• Gimme Some Fightin’ Room

    Peter Hitchens is one of my favourite writers – good interview Laura.

  • James60498 .

    Twenty five years or so ago, relatively young and very much subject to parental oversight/ thumb I expressed a wish to spend a year in Australia, which I certainly hoped might become permanent.
    My parents both knew that from the age of 13 I had been interested in Australia but my mother made it clear that they weren’t going to help me at any point, to go, or if I came back. I stayed.

    Fifteen years later, a new lady joined the company and she and I were two of the three executive directors. She told me some time later that she and her husband had told, many years previously, her mother in law that they were considering moving to Australia. She too got stroppy saying that if “you go I won’t have a son”. They stayed.

    Amazing coincidence I guess that.

    My sons are both teenagers now. But they have already been told that should they wish to emigrate that provided that they have thought it out and have a plan, I will absolutely support them. I have of course volunteered to join them.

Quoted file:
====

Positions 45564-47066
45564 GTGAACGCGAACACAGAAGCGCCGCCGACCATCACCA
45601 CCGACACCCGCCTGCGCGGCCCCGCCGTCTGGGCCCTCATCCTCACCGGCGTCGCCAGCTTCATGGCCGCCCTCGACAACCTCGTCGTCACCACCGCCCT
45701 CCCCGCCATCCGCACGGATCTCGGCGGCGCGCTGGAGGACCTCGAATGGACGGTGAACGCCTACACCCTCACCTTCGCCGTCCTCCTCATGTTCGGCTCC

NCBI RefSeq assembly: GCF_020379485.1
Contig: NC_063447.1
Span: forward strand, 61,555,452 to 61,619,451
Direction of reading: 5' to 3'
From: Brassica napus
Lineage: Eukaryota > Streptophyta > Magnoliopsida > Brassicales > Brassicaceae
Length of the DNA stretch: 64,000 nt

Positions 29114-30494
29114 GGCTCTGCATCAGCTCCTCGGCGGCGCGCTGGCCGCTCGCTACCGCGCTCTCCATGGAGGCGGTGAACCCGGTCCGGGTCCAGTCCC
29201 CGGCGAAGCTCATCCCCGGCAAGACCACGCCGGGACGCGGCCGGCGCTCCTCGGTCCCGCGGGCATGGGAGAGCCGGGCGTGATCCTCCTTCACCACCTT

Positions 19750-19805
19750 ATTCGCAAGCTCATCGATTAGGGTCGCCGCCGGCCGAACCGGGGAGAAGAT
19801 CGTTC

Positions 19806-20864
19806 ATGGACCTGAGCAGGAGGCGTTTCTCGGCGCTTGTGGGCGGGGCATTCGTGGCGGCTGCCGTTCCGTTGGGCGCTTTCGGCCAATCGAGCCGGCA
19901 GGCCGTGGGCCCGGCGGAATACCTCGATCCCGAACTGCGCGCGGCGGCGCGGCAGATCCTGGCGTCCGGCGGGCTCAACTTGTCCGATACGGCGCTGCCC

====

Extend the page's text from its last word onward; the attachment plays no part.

I can see no reason whatsoever to stay. The fact that anyone would think that Peter Hitchens is joking when he advises them to leave just shows how deluded many British people are

  • perdix

    Let’s hope that Peter Hitchens emigrates and ceases to bother us with his rantings.

    • chebstop larrig

      i hate it when people remind me of the things i attempt to forget every day

    • weirdvisions

      Let’s hope you’ll carry his bags and spare us yours.

      • chebstop larrig

        you can’t call a short attention seeking ironic statement a ranting

        more just the aged person’s version of a child’s whining

        • weirdvisions

          Agreed. Put it down to me having a frustrating day :0)

  • David

    How is it that there is such strong move among some Christian churches to claim that gay sex is not a sin? If the religion is actually taken seriously by the people claiming this, they ought to be reluctant to mislead gays – so why aren’t they? Why are they deceiving gays this way?

    • chebstop larrig

      multural carxism

      • David

        so you’d say the people pushing the lie consciously reject Christianity but claim to be adherents in order to do their malice?

        • Ridcully

          I can’t think of a better explanation.

        • chebstop larrig

          a church that seems to have two minds about itself can not be trusted to be the pillar stone of a community; death by apparent PR modernisation but really a covert action taken intentionally or by useful idiots who can be nudged in the right direction

          does make sense

          • David